A firefighter fights a wildfire in Riverside County.
A firefighter fights a wildfire in Riverside County. (Credit: CAL FIRE/Riverside County Fire Department via YouTube)

Riverside County Fire Chief Bill Weiser last week provided supervisors with an update on the county’s response to a series of wildfires throughout the county earlier this month.

The series of wildfires started on the afternoon of July 14 with the Reche Fire, which Weiser said started with a structure fire in the 9400 block of Reche Canyon, an unincorporated area of the county near Moreno Valley. Roughly two hours later, the Highland Fire broke out near the intersection of Highland Springs and Breckenridge avenues in the community of Banning. About an hour later, the Rabbit Fire broke out near the intersection of Alessandro Boulevard and Jack Rabbit Trail in the Lakeview community.

“We had one trailer that was destroyed and sadly enough, there was a civilian that was severely burned,” Weiser said of the Rabbit Fire. “At the origin of the fire was part of the start of that fire, because there was a vehicle fire that was involved.”

The final fire from Weiser’s update was the Gavilan Fire, which was reported on the afternoon of July 15 at Gavilan Road in an unincorporated area of the county near Perris.

The four fires combined burned a total of 9,163 acres, with the Rabbit Fire accounting for most of that with 8,283 acres burned.

“During that same time, Riverside County fire responded to 548 emergencies on July 14 and an additional 592 emergencies on July 15,” Weiser said. “Many of those were structure fires as well as small fires that we consider 2-10 acres.

Wieser also recognized the other agencies that showed up in force earlier this month to help Riverside County firefighters contain all four blazes burning at the same time, including the Riverside County Sheriff’s Department, the Riverside County Emergency Management Department as well as local and regional fire departments who immediately responded to help with the firefight.

“There were no other large fires burning throughout the region as well throughout the state,” Weiser said. “So our access and availability of equipment was quick, and we got a lot of it.”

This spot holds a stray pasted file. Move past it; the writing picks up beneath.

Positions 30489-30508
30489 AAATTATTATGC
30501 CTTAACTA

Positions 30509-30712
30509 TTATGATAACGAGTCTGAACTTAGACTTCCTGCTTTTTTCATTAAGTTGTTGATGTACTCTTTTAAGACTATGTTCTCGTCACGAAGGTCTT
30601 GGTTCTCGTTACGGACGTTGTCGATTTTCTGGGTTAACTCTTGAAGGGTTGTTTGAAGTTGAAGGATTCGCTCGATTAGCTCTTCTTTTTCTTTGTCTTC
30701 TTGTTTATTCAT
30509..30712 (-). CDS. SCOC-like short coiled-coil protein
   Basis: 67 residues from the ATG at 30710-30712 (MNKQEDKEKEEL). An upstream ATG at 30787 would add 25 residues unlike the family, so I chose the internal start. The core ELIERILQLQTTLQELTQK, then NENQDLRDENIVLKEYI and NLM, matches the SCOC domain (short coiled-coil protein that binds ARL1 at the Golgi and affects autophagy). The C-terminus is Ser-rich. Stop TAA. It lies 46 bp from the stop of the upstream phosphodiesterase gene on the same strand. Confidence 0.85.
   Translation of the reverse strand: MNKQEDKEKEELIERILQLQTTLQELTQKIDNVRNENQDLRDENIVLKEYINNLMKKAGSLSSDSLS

Bruce Barton, director of the county’s Emergency Management Department, echoed Weiser’s sentiments, adding in the work of the county’s Department of Public Social Services for finding shelter for firefighters, area school districts for getting emergency shelters open and the work of the county’s Department of Animal Services.

“They were present at all of the shelters and were able to accommodate if people brought their pets to those shelters … taking them to the animal shelter where they were taken care of,” he said. “And that’s both small and large animals.”

Weiser also reminded the board that there are things individual property owners could do to decrease their fire risk.

“We still need people’s help to clear around their homes,” he said. “We need people to get that brush and grass reduced around so that our firefighters can be safe, and we can be as successful as we can to save people’s homes.”

Barton said there was no doubt the county would experience more fires, power outages, public safety power shutoffs, heat waves and eventually a monsoon season, and called on those who live, work and visit Riverside County to sign up for Alert RivCo to get the latest information from public safety officials.

“It could be a long summer as we can tell from this start,” Barton said. “There’s no better time to be prepared than now.”

Those wishing to get fire ready can find more information on the fire department’s website, RVCFire.org

The full meeting video can be found here.

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Alicia Ramirez is the publisher of TN News and the founder and CEO of its parent company TN News.